Wednesday, February 24, 2010

The Vampire Blogs: Underworld

This is part of a series of blogs I'm writing on vampires in literature and film. This is not a review, per se, so SPOILERS may be revealed. Read with caution.

I saw Underworld in the theaters, and I don't remember exactly how it came about. I remember I went alone, and I remember that the movie caught me by surprise. It seemed to have come out of nowhere. And I was amazed by its brilliance and creativity.

It's not often that Hollywood allows an original genre film to get made. Underworld was not a novel or a comic book. It was an original script. And boy was it different than any other vampire movie I'd seen.

For starters, Underworld takes it cues not from teenage angst, like its 1980s precedents, but from fare like Highlander or Forever Knight, where the supernatural is operating beneath the veneer of the regular world, and where it has its own codes and societies. Furthermore, Underworld plays up vampires and werewolves, two creatures that go together well, and creates its own beautifully realized history and mythology.

The movie works, and it works well. Its structure is quite well done. We follow Selene, a vampire assassin, who hunts down and kills werewolves (called Lycans in the movie). She believes that werewolves have killed her family and wants revenge. Then this really hot guy shows up, and Selene falls in love with him, and because of that, she starts asking questions, and her entire world unravels.

It's amazingly awesome. We know nothing about the world in the film, but pieces are revealed, bit by bit, until we are given the full scope of it, from the complex ruling class of the vampires to the rebellious Lycans, to the fact that Selene is really just being used by the vampires.

I think I love this movie so much because it really watches like an early Laurell K. Hamilton novel. There's so much detail put into the world. It's visually stunning. And on top of all of that, it's really a love story, and a love story about forbidden love to boot. (If you haven’t guessed by now—after 230,000 words about Jason and Azazel—forbidden love is my favorite kind.) Plus, did I mention the guys are really hot?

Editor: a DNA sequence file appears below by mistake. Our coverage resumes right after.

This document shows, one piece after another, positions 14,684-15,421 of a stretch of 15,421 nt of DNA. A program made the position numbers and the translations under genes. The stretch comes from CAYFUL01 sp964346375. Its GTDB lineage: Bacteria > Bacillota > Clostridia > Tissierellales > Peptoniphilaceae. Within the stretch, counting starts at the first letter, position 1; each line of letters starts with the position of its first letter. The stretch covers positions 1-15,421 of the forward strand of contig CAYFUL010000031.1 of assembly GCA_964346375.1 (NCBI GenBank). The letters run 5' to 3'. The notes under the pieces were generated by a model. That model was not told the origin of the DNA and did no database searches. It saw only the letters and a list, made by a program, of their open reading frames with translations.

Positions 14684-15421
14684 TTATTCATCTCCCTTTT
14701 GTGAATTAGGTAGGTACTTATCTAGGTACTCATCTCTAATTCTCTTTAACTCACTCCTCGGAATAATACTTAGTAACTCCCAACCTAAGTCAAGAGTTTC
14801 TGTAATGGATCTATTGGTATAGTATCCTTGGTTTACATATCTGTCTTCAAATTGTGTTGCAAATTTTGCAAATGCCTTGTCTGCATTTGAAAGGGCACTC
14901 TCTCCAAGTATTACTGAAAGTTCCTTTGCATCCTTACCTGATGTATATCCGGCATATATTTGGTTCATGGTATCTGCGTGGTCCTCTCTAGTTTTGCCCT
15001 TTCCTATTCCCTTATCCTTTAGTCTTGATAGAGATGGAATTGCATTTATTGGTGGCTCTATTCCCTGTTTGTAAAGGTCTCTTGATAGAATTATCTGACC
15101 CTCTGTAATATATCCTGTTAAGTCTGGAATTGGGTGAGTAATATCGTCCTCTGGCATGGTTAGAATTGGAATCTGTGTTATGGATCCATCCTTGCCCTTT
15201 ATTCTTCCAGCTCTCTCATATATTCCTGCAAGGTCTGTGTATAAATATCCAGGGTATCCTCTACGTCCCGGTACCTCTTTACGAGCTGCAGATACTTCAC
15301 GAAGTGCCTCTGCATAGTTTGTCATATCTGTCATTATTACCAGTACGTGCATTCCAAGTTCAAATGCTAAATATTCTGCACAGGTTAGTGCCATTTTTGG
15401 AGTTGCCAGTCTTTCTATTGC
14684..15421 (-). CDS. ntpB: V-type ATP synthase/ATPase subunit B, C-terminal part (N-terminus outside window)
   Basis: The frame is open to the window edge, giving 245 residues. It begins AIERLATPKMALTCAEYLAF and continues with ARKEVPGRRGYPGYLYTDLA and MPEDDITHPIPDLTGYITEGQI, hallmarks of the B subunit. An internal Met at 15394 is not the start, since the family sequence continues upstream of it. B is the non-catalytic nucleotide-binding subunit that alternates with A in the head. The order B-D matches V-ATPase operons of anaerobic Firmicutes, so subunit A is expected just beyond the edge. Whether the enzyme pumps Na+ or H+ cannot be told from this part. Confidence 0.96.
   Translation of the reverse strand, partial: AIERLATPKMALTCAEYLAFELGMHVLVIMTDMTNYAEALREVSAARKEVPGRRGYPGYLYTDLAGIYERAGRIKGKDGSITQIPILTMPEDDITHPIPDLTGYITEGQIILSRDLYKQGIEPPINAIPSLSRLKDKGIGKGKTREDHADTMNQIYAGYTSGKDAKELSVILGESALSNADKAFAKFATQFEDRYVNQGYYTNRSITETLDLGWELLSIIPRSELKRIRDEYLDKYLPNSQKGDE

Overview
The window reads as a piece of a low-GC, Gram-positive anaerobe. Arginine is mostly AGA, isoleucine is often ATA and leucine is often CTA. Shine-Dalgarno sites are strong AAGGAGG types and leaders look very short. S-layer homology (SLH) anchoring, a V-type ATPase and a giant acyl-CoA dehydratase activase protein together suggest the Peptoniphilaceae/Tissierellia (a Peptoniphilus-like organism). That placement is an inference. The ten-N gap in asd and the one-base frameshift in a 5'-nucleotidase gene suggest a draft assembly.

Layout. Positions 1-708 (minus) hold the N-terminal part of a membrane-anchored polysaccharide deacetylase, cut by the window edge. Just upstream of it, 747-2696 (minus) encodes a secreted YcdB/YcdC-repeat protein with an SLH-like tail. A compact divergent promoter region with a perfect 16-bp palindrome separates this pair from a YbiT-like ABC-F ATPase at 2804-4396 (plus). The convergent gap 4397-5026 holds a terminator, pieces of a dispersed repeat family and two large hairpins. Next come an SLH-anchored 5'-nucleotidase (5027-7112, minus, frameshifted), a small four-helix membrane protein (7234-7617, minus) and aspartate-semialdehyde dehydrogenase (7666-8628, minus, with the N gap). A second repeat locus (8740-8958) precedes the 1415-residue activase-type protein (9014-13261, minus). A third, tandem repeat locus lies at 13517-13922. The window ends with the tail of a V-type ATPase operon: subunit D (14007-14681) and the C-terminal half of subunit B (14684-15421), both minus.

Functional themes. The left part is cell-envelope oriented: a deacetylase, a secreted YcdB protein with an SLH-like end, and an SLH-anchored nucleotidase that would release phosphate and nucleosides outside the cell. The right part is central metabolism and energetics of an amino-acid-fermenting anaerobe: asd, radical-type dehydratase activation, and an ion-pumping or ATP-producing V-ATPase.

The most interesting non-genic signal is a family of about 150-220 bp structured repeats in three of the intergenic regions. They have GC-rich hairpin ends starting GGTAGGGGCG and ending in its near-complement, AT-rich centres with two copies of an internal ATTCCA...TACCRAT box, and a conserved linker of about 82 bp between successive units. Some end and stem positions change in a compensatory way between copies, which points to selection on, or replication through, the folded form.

The sequel is nothing to write home about. It's an action movie with very little character development. The prequel, however, Rise of the Lycans, is a tragically beautiful story about doomed forbidden love, which made me cry. (I kid you not.) I hear there's a fourth film in the works. I hope it doesn't suck, but I'm not crossing my fingers.

Thursday, February 11, 2010

The Vampire Diaries, Season 1 Episode 14

Just a few thoughts upon finishing the episode.

The TV show has long played hard and fast with the source material, so that it really doesn't much resemble the original books. This new twist--Katherine, alive, roaming the earth but unconcerned with the Salvatore brothers--really kind of rubs me the wrong way.

Okay, I really didn't like the first book of The Vampire Diaries, by L. J. Smith, which was all I read. Mostly, I just hated Elena. However, I do remember that Katherine, in the books, commits suicide because she can't choose between Stefan and Damon. Far from being a horrible bitchy vampire, she was much more morally ambiguous, causing pain to the brothers, but apparently unable to help herself because of her love.

And in this, and this only, I really think that Smith is trumping the series with a much more complex idea. Evil Katherine vs. good Elena??

In the books, it was morally ambiguous Katherine vs. morally ambiguous Elena.

Don't get me wrong. The book was still horrendously plotted and disgustingly overwritten, but maybe there was a reason I hated Elena. Maybe L. J. Smith was going somewhere.

It's almost enough to get me to pick up The Struggle again. Almost.

The Vampire Blogs: Near Dark

This is part of a series of blogs about vampires in literature and film. This is not a review, per se, so SPOILERS will be discussed. Proceed with caution.

If The Lost Boys loses ground because it fails to take itself seriously enough, then Near Dark is prevented from being a great film for failing to have any fun with vampire mythos whatsoever. Near Dark hit screens the same year as The Lost Boys, so both have a 1980s feel to them. Near Dark is even scored by Tangerine Dream, the same people who did the music for Legend (another movie that seems like it should be good, but is simply lacking something). But Near Dark is no happy 80s romp across the vampire landscape. Instead, it is a heavy film, full of dread and despair. Its greatest sin is its ending, which reverses so completely the overall mood of the film that its impact is severely flawed.